Cracking open the throttle within the confines of the 610-metre long China Bar Tunnel elicits a raucous, staccato-punctuated roar from the twin pipes of the 4.0L Bi-turbo V8 powering the big S-Class convertible; most un-S-Class like is the din, yet so deeply rewarding to those whose blood courses with octane.
There are seven tunnels along B.C.’s Fraser Canyon between the hamlets of Yale and Boston Bar. They are an engineering feat of the 1950s and 60s, which eliminated a series of perilous mountain-side curves that followed the near-vertical gorge of the mighty Fraser River.
This 40km stretch of winding two-lane highway is one of the most scenic in North America, and a stunning location to stretch the legs of a Mercedes-Benz flagship – the S 560 Cabriolet. With a power bump for 2018 to 463 horsepower and 516 lb-ft of torque, the big Benz can hit 100km/h in just 4.5 seconds, thanks in part to its 9-speed G-Tronic transmission.
While its ability to make quick work of most any other 4-seat convertible breezing the highways is never in question, that’s not the raison d’être of this luxurious beast; spoiling occupants with sublime refinement and comfort are its reason for being, and it does so remarkably well. If there’s a single take-away for me, it’s the unprecedented refinement of the latest open-air S-Class.
The fluidity of its powertrain is a delight that never gets stale. Each excursion in the Merc left me praising the car’s extraordinary levels of operational refinement; whether accelerating, cruising, or braking, the S 560 manages its affairs with a suppleness that only the finest automobiles deliver. This includes ride quality.
The S 560 is definitely a heavy vehicle, which together with its air suspension flattens the roughest roads, never subjecting occupants to unpleasant jarring or undulations. I chose to fully exploit its absorbent underbelly by selecting the suspension’s Comfort setting. Interestingly though, the additional softness didn’t notably compromise the big sled’s ability to grasp a line and hold it throughout high and low-speed cornering.
No, this isn’t an AMG product, but that sort of aggression in the handling department would spoil the relaxed, immensely pleasing character of this car, roof up or roof down. Regardless of whether the thickly-insulated lid was overhead or not, I was continually drawn to rapture the small but potent V8 operating under-hood with the discretion of a padre during confession.
The engine would only reveal itself audibly when I chose, which frankly was often! A bit, and I mean only a bit, of throttle would produce the sweetest yet most clearly defined V8 burble to savior. Think of it as the note of a Mustang GT that’s gone to an English boarding school, then on to Harvard. Refined, melodious, discreet.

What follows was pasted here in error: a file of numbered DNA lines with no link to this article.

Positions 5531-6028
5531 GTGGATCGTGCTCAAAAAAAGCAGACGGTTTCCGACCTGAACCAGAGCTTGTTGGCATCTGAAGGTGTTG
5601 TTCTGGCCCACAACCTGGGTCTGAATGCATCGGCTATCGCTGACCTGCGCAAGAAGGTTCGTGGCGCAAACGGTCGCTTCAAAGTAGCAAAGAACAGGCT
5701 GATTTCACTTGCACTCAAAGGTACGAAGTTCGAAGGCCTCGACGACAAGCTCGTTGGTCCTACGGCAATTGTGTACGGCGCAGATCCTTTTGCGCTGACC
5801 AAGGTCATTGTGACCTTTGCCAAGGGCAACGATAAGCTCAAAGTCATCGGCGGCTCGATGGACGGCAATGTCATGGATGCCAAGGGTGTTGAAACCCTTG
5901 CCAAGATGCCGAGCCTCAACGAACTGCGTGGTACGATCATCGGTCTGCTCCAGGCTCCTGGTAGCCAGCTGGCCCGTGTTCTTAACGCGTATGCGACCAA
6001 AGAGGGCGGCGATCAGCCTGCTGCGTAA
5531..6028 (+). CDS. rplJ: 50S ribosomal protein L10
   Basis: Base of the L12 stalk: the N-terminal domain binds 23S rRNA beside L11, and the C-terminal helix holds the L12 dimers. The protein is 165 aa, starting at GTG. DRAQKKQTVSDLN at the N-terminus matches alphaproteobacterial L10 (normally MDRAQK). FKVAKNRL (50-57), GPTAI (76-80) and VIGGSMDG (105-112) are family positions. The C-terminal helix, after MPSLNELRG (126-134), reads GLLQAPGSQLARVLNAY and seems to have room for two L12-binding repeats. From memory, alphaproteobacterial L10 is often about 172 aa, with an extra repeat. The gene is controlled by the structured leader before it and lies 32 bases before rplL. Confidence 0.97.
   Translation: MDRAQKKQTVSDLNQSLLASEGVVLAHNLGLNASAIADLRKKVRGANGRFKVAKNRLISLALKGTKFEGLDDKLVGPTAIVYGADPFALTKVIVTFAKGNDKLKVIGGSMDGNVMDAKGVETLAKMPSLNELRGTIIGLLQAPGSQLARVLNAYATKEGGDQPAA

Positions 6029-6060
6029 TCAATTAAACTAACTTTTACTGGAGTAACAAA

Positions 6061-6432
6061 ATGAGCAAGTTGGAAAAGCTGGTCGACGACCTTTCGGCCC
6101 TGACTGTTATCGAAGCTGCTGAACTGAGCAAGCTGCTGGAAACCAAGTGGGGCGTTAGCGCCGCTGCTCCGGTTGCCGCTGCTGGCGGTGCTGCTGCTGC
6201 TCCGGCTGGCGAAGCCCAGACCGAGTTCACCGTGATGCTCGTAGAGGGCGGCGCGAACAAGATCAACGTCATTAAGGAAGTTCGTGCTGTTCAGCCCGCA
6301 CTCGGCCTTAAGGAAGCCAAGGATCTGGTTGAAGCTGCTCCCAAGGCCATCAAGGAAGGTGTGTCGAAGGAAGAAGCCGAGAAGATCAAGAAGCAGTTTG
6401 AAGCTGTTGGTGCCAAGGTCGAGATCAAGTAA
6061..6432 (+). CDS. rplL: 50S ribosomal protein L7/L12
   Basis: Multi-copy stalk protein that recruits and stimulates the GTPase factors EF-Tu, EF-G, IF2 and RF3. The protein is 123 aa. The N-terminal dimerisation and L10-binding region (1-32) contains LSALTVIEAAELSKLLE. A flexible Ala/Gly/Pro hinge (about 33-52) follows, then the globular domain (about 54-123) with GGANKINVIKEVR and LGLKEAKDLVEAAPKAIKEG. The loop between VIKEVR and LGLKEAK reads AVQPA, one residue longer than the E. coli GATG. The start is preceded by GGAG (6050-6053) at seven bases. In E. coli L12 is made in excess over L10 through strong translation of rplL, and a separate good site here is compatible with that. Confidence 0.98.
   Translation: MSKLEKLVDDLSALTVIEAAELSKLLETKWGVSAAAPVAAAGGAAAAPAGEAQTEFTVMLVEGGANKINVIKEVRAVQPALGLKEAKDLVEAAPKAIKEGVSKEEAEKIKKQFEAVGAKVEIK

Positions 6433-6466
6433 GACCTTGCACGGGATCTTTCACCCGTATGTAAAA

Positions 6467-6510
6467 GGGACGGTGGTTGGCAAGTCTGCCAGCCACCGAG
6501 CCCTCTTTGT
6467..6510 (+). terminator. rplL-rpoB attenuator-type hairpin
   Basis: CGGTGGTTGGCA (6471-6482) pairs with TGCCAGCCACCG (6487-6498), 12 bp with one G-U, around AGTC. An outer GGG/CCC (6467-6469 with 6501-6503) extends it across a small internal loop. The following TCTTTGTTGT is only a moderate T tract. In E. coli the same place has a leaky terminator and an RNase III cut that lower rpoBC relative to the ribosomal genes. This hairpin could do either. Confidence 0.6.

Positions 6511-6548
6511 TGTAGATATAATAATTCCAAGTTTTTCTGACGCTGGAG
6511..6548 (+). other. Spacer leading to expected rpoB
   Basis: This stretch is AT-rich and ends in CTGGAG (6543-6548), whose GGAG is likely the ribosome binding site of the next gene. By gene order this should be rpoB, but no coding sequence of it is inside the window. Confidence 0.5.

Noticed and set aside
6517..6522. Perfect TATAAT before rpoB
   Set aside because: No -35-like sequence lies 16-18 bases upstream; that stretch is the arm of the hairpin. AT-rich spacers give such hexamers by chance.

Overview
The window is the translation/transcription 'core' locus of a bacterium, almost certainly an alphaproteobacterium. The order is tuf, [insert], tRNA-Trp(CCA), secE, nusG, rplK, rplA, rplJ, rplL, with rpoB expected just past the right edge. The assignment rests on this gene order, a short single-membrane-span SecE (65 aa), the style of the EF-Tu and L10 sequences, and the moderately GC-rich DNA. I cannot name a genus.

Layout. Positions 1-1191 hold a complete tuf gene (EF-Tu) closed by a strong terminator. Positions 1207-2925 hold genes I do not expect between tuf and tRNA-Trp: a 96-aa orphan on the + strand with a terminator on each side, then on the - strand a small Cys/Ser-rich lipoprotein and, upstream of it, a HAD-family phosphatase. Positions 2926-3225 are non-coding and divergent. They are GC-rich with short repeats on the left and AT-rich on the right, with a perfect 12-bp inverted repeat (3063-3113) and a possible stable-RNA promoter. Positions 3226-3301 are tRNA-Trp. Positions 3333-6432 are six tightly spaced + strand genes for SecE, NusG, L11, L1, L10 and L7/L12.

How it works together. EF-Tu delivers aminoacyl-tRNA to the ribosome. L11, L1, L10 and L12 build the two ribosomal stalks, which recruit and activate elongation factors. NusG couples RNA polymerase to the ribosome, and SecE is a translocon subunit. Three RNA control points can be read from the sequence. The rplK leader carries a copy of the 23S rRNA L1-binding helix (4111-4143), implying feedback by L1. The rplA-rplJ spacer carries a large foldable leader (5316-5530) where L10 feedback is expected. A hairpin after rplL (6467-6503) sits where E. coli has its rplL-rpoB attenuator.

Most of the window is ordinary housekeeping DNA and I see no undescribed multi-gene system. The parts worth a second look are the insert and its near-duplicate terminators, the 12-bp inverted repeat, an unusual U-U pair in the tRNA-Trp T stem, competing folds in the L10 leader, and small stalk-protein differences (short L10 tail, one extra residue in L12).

A Harvard degree may also be an asset for the driver when it comes to understanding the depth of technology in the latest S-Class. While the basics are fairly intuitive, there are many layers of configurability and programming for those so inclined; that’s not me.
I appreciate a car for its operational dynamics, it’s ride quality, and how much I simply enjoy being behind the wheel. By those measures, the S 560 is Nirvana. One look at its multi-adjustable, heated/cooled, massaging front seats, complete with warm-air Neck-scarves, and there should be little to doubt. Mercedes-Benz seats have always impressed me, and these are the best to date.
If so much about the S 560 Cabriolet is divine, what are the misses? Well, that hit me like boulder from above as I gassed-up the thirsty beast in Merit B.C. I saw what I initially thought was an identical S 560 Cabriolet to my press car pull into the same lot.
“What a coincidence,” I thought. Two S 560 Cab’s, with a starting MSRP of $166,600, in the same gas station in the ‘old west’ town of Merit. Wait a second. That’s a C-Class convertible not an S-Class, and therein lies my issue with the S-Class Cabrio. It simply looks too much like the C-Class soft-top, which costs some $100 grand less.
The “as tested” tag on my press car was $173,100. For that kind of coin, I would expect something more distinctive-looking than an optically larger version of a C-Class. Still in all, the immense enjoyment I derived from piloting the S-Class, with it’s delicious V8, may just be enough for me to avert my eyes every time a C-Class Cabrio sneaks on past.
2018 Mercedes-Benz S 560 Cabriolet
Price as tested: $173,100.00
Configuration: rear-wheel drive, 2-door convertible soft-top
Engine/transmission (as tested): 4.0L bi-turbo V8 / 9-speed automatic
Power: 463 horsepower / 516 lb ft torque
Fuel-economy ratings (L/100km): 13.9L city / 9.2L highway
Warranty (basic): 4 years / 80,000 km
Competitors: Audi RS5, Bentley Continental, BMW 6-Series
- Outstanding operational refinement
- Opulence, luxury, and comfort
- Powerful delightful V8
- Looks too much like a C-Class
- Limited rear trunk space